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N Sam
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My intention is to see the real reference values (memory locations) of 2 StringBuilder objects as below:


I was expecting a printout like
@S234853
@S984724
but all i got was 123 printed twice. How can i print out the reference values instead of what is inside the StringBuilder object ?
 
Tushar Goel
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String classes override toString() method of object class that's why you see variable value instead of hash code.
 
Paul Clapham
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N Sam wrote:My intention is to see the real reference values (memory locations) of 2 StringBuilder objects...


Could we back up a bit, and ask why you want to see those numbers?
 
N Sam
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Two intentions in my mind. First, i want to understand how to print memory locations of reference types, in JAVA. This has been an invaluable debugging tool for me in C. So knowing how to do this would be useful for me in future.
Second reason is that i want to see what a statement like StringBuilder sb3 = sb2 really does (is it shallow copy of the reference value or a deep copy of the string itself). That is the reason for my test program.
 
Bear Bibeault
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N Sam wrote:Two intentions in my mind. First, i want to understand how to print memory locations of reference types, in JAVA. This has been an invaluable debugging tool for me in C. So knowing how to do this would be useful for me in future.

I disagree. Java is not C. This is not a useful exercise in Java.

Second reason is that i want to see what a statement like StringBuilder sb3 = sb2 really does (is it shallow copy of the reference value or a deep copy of the string itself).

You can test if they are the same object with sb2 == sb3
 
N Sam
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Just out of curiosity then.... Isn't there any way in Java to print out the memory location of a reference variable ? Perhaps some method somewhere, that can be used, maybe ?
 
Jesper de Jong
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There is no easy way to print the memory location of an object. Maybe with the debugger API that the JVM has, but that is not an API that people normally use regularly.

As already said, it's not very useful to know the memory address of an object in Java - you need to get rid of the C programming mindset when you are programming in Java. The Java virtual machine may even move an object in memory while it is doing garbage collection, without your Java program knowing about it.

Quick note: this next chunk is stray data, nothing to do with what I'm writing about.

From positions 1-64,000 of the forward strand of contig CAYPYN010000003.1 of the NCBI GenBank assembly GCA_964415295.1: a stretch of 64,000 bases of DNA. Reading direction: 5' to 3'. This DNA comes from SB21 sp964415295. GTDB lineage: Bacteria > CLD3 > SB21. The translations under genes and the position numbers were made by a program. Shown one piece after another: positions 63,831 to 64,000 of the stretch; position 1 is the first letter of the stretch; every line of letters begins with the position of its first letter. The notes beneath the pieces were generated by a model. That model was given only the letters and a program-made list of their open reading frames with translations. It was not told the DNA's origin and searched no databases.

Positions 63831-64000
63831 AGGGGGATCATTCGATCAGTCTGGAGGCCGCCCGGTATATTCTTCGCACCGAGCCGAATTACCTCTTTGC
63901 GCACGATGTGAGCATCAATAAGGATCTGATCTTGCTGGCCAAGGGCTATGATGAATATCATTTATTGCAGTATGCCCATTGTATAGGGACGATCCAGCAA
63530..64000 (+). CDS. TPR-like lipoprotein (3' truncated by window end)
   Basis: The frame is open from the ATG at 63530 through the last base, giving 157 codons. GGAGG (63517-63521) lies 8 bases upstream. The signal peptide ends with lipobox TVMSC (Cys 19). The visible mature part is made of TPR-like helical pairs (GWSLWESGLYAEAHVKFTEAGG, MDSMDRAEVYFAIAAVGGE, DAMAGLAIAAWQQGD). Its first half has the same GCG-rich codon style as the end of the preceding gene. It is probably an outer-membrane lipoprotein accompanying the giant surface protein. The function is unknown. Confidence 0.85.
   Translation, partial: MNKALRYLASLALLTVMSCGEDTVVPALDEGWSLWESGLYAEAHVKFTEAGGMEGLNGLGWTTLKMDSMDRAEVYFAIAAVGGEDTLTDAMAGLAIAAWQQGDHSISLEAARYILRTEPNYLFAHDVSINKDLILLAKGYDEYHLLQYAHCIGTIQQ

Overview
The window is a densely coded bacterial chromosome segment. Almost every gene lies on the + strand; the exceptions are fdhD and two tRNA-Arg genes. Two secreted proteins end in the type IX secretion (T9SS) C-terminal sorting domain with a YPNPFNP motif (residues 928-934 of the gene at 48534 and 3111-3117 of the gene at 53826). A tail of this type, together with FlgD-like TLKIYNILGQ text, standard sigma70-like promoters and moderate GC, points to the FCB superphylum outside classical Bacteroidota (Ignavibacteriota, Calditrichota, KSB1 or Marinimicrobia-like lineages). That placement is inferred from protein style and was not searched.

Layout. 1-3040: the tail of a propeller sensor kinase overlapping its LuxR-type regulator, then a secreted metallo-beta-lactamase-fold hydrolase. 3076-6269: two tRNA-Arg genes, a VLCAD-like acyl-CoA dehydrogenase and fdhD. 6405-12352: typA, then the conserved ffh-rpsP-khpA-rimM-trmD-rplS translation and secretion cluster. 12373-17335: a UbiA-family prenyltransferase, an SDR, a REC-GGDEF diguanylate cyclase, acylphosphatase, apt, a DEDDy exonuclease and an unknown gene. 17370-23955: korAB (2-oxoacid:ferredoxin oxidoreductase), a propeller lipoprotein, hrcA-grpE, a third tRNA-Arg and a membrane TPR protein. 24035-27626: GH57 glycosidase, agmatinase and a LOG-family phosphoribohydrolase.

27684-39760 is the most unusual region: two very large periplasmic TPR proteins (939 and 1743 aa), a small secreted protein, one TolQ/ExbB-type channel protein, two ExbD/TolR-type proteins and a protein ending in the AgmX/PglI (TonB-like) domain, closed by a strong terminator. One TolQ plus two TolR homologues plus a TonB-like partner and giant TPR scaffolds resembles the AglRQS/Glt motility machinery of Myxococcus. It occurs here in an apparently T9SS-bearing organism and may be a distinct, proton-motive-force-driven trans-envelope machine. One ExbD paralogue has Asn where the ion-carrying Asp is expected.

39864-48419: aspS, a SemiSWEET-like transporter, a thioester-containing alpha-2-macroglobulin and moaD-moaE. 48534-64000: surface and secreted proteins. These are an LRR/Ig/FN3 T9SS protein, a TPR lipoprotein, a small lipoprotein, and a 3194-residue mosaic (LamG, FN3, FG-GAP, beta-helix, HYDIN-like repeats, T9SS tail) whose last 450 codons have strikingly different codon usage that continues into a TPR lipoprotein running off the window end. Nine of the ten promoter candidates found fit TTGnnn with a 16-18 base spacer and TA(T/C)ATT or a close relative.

And about your original question:
N Sam wrote:


I was expecting a printout like
@S234853
@S984724

There is only one StringBuilder object in your code, and two variables (sb2 and sb3) that refer to the same object. So even if you would be able to print out the memory addresses, you would see the same address twice.
 
Campbell Ritchie
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Tushar Goel wrote:
String classes override toString() method of object class that's why you see variable value instead of hash code.
You mean StringBuilder overrides toString.
 
Tushar Goel
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You mean StringBuilder overrides toString.


Yes. Thanks for correction.

 
Winston Gutkowski
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N Sam wrote:Just out of curiosity then.... Isn't there any way in Java to print out the memory location of a reference variable ? Perhaps some method somewhere, that can be used, maybe ?

As others have said, this really isn't very useful to you in Java. In fact, it comes under the heading of DontSweatIt - specifically, this topic (or something close).

Java is a memory-managed language, so you really don't need to know where things are; it's simply a distraction. I know it's tough to let go when you've come from something like C, where memory is very important, but trust me, in Java it really isn't.

Write good, clear code. That will solve more problems than anything - and probably prevent you having to debug in the first place. And if not, most IDEs now have very comprehensive debuggers built in.

Winston
 
Jelle Klap
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And if you still really want to get the same toString() implementation that java.lang.Object offers, regardless of overrides, you can build that String as follows:

 
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